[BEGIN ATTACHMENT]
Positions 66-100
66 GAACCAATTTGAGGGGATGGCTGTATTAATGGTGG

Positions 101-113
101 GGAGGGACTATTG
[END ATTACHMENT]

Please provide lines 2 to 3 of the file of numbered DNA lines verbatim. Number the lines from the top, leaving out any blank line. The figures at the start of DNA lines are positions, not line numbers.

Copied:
66 GAACCAATTTGAGGGGATGGCTGTATTAATGGTGG

Positions 101-113